Edward IV deposes Henry VI
The 4th of March 1461 AD
English history has arguably thrown up no king less capable than Henry VI . Coming to the throne as a child his reign was seen in stark contrast to that of his father, the bold and bellicose Henry V . The early years of Henry’s reign sowed the seeds of discontent, with powerful nobles ruling in his stead, a situation always destined to give the great of the land a taste for real power. And Henry, though pious and learned, founding Eton College and King’s College Cambridge, was beset by mental instability. The historian John Harvey suggests that without the interventions of Henry’s wife, the far more aggressive Margaret of Anjou, some accommodation between Henry and his Yorkist rivals would have been possible. In the event rather than giving the throne away, Henry had it taken from him.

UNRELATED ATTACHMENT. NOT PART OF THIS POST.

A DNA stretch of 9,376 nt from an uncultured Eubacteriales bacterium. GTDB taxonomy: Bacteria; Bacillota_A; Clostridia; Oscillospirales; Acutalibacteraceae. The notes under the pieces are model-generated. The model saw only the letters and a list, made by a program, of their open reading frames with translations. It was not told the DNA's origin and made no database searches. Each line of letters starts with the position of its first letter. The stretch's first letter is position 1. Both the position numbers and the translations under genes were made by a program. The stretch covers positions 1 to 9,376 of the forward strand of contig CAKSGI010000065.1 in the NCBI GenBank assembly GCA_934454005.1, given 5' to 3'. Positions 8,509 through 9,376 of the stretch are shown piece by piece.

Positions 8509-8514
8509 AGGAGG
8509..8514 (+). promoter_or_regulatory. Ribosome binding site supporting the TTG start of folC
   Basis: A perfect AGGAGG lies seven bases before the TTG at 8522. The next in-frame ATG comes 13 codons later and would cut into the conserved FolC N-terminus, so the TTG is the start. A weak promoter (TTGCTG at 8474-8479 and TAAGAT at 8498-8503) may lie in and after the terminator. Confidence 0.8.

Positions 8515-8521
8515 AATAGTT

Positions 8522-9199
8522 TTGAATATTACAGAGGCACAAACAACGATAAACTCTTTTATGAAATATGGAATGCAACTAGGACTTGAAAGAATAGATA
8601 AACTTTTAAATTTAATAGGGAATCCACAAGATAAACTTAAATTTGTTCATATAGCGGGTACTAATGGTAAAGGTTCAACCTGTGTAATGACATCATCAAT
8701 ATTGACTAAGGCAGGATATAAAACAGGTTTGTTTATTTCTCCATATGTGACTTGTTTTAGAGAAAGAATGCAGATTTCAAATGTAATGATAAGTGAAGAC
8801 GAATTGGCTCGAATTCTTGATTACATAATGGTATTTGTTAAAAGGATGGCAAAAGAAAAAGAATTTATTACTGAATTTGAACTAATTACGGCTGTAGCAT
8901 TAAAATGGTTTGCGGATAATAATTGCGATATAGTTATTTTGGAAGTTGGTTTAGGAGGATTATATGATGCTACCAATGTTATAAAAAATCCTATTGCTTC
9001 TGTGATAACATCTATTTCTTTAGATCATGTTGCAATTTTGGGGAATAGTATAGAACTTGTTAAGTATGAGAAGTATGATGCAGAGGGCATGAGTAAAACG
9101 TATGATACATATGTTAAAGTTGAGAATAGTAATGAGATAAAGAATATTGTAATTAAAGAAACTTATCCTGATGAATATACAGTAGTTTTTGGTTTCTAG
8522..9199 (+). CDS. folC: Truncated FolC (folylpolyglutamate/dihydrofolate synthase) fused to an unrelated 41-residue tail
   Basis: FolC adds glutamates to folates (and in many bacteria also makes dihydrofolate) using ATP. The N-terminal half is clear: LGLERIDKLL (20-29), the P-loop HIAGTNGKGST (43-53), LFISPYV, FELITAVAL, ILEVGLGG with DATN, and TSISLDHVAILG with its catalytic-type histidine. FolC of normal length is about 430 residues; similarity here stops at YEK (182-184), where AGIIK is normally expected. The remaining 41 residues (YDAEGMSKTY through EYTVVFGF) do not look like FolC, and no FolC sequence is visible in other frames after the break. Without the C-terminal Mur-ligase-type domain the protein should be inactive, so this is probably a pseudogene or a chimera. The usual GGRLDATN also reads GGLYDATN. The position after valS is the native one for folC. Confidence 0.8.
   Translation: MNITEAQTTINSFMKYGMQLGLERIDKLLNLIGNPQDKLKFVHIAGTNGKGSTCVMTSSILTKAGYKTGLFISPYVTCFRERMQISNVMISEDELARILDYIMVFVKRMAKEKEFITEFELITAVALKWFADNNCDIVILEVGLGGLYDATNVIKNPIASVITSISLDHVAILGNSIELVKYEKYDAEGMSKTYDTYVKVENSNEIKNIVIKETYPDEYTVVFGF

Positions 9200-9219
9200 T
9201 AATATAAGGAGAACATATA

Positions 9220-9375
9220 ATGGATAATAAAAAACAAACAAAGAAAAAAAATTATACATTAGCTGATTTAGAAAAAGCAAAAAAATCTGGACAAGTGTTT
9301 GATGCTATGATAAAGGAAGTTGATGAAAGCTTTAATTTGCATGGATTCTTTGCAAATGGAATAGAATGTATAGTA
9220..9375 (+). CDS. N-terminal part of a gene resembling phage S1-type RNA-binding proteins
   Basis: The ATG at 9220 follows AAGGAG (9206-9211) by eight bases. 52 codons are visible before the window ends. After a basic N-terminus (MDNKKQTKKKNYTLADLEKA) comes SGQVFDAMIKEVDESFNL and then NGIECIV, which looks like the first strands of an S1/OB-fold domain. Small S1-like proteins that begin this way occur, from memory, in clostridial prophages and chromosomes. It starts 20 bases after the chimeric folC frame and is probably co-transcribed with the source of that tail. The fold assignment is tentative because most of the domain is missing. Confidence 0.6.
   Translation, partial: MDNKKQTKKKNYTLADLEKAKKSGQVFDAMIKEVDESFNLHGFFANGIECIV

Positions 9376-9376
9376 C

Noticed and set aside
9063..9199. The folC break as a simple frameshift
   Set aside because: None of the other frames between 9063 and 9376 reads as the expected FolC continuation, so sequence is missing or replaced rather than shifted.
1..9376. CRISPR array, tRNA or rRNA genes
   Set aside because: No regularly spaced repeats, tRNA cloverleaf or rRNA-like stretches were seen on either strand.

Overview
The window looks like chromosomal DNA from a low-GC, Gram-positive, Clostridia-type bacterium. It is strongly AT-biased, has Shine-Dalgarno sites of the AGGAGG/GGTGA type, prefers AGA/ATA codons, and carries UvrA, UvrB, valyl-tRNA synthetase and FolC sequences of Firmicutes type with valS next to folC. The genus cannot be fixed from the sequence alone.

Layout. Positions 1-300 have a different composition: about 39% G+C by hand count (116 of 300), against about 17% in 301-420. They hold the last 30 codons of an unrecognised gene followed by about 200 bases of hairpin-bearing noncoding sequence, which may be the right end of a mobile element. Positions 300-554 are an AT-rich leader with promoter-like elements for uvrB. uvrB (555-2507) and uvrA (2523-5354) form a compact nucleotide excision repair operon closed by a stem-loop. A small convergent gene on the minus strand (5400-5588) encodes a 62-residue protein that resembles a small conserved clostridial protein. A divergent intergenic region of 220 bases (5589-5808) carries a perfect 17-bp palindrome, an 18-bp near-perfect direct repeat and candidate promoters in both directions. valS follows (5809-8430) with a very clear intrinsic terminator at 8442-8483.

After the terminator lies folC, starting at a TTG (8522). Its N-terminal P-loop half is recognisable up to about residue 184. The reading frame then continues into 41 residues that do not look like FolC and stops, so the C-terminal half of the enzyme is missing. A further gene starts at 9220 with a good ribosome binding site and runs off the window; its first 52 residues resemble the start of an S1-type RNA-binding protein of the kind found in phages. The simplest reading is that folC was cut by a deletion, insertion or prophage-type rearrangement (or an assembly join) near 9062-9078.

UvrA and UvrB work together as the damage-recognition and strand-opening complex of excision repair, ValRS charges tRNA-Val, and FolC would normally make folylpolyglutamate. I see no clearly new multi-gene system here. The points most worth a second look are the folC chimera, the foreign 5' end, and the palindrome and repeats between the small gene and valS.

The defeat and death of the Duke of York outside Wakefield in December 1460 might have allowed a stronger leader to assert control over England. But Henry was not such a king. York’s son, the Earl of March, though still not 20, took over from his father with great vigour, sallying forth from Gloucester and winning the battle of Mortimer’s Cross on February 2 1461; defeat for his ally Warwick at St Albans two weeks later was a mere setback, London receiving the Yorkist leader on February 26. On March 4 1461 Edward Earl of March became Edward IV . At the end of that month the situation was cemented by Warwick’s crushing victory at Towton . Henry and Margaret fled to Scotland. For the time being Edward IV was unchallenged.
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